As an Atlanta car accident attorney, I can safely say that rollover accidents are some of the deadliest that I see in my practice. In the year 2009, more than 8,000 people were killed in rollover accidents in the US. According to the Department of Transportation, more than 50% of these involved a passenger being ejected from the vehicle during the rollover. It’s not as if a seat belt can completely protect you against ejection. As an injury attorney in Atlanta, I have come across instances of occupants being flung out of cars completely or partially, even after wearing seatbelts.
A new rule announced last week by the National Highway Traffic Safety Administration seeks to put an end to this. The rule will require that automakers ensure that occupants of a vehicle are unable to move 4 inches beyond an open window during a rollover. These rules will go into effect in 2013. By the year 2018, the agency expects all vehicles to be equipped with systems that prevent ejection during a rollover accident.
Automakers are likely to use side airbag systems to prevent injections. According to the Department of Transportation, having safety devices like these will save an average of 373 lives. These devices will also prevent 476 injuries every year.
Any vehicle can roll in a crash, but the problem is worse in some kinds of vehicles than others. About 25 percent of occupant deaths in crashes of cars and minivans involve rolling over. For SUVs, this proportion jumps to 59 percent.
The best way to prevent the deaths is to keep vehicles from rolling over in the first place. Electronic stability control is significantly reducing rollovers, especially fatal single-vehicle ones. When vehicles do roll, side curtain airbags help protect the people inside. Belt use is essential.
The Volkswagen Tiguan, Subaru Forester, Honda Element, and Jeep Patriot all have previosly earned good ratings. The Suzuki Grand Vitara, Chevrolet Equinox, Toyota RAV4, Nissan Rogue, and Mitsubishi Outlander are rated acceptable. Roofs on the Honda CR-V and Ford Escape are marginal, and the Kia’s is poor. It’s not surprising that Volkswagen and Subaru earn good ratings in our new roof test because these automakers were among the first to address the front and side tests.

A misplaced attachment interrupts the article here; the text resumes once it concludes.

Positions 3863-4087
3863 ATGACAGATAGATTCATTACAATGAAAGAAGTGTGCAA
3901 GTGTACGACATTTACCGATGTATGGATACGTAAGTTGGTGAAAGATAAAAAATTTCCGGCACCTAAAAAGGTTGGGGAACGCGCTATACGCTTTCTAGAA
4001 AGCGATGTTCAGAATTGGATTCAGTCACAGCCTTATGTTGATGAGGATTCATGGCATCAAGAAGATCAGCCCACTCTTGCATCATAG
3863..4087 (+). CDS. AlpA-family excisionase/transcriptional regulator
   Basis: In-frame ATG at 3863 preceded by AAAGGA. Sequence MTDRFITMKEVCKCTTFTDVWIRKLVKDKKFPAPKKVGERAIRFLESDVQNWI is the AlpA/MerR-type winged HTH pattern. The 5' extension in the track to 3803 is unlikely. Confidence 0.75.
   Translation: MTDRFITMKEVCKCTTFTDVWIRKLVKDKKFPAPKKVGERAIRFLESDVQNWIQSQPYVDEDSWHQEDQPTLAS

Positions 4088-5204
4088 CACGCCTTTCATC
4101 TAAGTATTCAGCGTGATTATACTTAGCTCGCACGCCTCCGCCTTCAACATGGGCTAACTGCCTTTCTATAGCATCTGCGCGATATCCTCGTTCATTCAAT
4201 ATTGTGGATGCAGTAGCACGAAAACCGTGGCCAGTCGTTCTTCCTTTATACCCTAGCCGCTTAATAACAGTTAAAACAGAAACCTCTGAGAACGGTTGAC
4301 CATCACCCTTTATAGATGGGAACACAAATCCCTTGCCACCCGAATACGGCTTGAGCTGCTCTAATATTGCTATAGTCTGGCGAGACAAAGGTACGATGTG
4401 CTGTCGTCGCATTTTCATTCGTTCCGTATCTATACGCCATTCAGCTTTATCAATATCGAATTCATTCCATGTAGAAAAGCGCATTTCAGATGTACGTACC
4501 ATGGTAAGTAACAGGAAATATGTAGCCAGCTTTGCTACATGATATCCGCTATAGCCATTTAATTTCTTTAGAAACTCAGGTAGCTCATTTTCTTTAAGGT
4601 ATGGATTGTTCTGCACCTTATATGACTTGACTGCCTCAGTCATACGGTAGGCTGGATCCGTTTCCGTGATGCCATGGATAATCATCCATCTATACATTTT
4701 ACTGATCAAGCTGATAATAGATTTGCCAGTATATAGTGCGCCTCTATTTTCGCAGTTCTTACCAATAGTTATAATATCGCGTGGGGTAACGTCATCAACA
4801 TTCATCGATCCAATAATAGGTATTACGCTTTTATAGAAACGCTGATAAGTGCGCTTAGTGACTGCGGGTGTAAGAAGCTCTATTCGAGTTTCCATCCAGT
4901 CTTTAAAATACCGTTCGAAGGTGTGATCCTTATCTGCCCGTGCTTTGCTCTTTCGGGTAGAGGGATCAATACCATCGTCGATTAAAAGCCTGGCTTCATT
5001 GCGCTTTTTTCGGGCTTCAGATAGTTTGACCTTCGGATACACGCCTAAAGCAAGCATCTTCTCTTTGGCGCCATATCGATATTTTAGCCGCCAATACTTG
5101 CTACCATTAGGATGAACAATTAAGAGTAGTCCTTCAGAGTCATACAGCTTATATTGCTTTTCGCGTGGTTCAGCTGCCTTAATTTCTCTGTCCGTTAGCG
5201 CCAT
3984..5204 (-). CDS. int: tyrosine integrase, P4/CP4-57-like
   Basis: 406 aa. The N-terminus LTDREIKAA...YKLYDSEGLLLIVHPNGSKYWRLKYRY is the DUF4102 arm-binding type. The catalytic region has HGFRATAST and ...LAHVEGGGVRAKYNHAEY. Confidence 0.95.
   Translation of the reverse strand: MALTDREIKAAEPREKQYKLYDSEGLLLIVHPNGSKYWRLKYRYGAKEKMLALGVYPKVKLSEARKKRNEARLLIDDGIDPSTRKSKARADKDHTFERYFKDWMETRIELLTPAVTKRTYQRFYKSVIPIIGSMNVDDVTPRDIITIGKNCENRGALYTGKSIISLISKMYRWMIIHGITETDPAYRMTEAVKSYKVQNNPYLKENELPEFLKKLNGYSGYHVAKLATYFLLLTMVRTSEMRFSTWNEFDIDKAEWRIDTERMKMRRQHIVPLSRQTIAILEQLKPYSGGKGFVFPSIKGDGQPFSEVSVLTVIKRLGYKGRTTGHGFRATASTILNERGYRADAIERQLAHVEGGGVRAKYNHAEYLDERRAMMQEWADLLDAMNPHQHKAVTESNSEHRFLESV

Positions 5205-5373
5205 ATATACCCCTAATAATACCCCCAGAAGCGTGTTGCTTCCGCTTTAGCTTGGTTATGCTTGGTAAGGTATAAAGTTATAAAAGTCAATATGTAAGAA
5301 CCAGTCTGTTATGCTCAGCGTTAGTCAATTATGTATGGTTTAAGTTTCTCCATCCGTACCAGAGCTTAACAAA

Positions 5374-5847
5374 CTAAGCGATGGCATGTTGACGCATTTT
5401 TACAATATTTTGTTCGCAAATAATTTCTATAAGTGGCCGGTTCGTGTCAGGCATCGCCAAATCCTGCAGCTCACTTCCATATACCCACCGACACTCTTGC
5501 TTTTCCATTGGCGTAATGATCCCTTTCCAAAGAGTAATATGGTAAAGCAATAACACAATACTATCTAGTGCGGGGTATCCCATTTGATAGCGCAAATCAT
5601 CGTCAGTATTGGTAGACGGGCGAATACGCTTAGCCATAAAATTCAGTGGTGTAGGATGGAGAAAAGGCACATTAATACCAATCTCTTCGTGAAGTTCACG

The NHTSA already has some of the strongest roof strength standards in decades. These rules not only require the roof of the vehicle to withstand much greater force than in the past, but also enhance testing standards for roof strength. I believe that combining stronger roof strength standards with rollover ejection prevention will dramatically reduce the number of people being killed or seriously injured in these accidents every year.
Robert J. Fleming has been handling wrongful death cases, dental malpractice, bus accidents, car accident cases and premises injury cases for individuals and families who have been harmed, injured or died as a result of the carelessness or negligence of another for more than 20 years. He practices in and around the Atlanta, Georgia area including handling lawsuits in Fulton, DeKalb, Clayton, Gwinnett, Cobb and other counties and nearby cities including Alpharetta, Austell, Avondale Estates, Chamblee, College Park, Conyers, Duluth, Decatur, Doraville, Hapeville, Johns Creek, Jonesboro, Lawrenceville, Norcross, Peachtree City, Riverdale, Roswell, Sandy Springs, Stone Mountain, and Smyrna. If you have been seriously injured in a car accident and would like discuss your case, contact Robert J. Fleming directly on (404) 525-5150 or contact us online.